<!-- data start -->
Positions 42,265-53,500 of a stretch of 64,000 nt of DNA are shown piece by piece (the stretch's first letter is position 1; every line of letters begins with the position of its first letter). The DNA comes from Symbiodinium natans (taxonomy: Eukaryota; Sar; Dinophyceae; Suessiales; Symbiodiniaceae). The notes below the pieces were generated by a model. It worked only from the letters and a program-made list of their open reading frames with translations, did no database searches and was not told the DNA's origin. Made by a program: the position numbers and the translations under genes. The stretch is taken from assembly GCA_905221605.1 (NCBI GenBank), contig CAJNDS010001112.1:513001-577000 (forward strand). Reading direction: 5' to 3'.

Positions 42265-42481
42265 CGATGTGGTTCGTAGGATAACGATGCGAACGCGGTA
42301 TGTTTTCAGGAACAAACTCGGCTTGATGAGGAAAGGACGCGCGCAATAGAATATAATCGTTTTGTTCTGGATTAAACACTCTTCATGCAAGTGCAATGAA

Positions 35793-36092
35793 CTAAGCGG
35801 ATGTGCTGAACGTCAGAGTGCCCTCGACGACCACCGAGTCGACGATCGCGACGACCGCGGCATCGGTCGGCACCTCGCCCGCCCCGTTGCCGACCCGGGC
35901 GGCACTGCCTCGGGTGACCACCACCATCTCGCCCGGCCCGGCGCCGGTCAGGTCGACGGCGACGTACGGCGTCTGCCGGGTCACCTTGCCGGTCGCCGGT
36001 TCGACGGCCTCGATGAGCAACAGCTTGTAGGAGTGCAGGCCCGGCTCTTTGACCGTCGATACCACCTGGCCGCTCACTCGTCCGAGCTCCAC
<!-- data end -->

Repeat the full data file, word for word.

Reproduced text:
Positions 42,265-53,500 of a stretch of 64,000 nt of DNA are shown piece by piece (the stretch's first letter is position 1; every line of letters begins with the position of its first letter). The DNA comes from Symbiodinium natans (taxonomy: Eukaryota; Sar; Dinophyceae; Suessiales; Symbiodiniaceae). The notes below the pieces were generated by a model. It worked only from the letters and a program-made list of their open reading frames with translations, did no database searches and was not told the DNA's origin. Made by a program: the position numbers and the translations under genes. The stretch is taken from assembly GCA_905221605.1 (NCBI GenBank), contig CAJNDS010001112.1:513001-577000 (forward strand). Reading direction: 5' to 3'.

Positions 42265-42481
42265 CGATGTGGTTCGTAGGATAACGATGCGAACGCGGTA
42301 TGTTTTCAGGAACAAACTCGGCTTGATGAGGAAAGGACGCGCGCAATAGAATATAATCGTTTTGTTCTGGATTAAACACTCTTCATGCAAGTGCAATGAA

Positions 35793-36092
35793 CTAAGCGG
35801 ATGTGCTGAACGTCAGAGTGCCCTCGACGACCACCGAGTCGACGATCGCGACGACCGCGGCATCGGTCGGCACCTCGCCCGCCCCGTTGCCGACCCGGGC
35901 GGCACTGCCTCGGGTGACCACCACCATCTCGCCCGGCCCGGCGCCGGTCAGGTCGACGGCGACGTACGGCGTCTGCCGGGTCACCTTGCCGGTCGCCGGT
36001 TCGACGGCCTCGATGAGCAACAGCTTGTAGGAGTGCAGGCCCGGCTCTTTGACCGTCGATACCACCTGGCCGCTCACTCGTCCGAGCTCCAC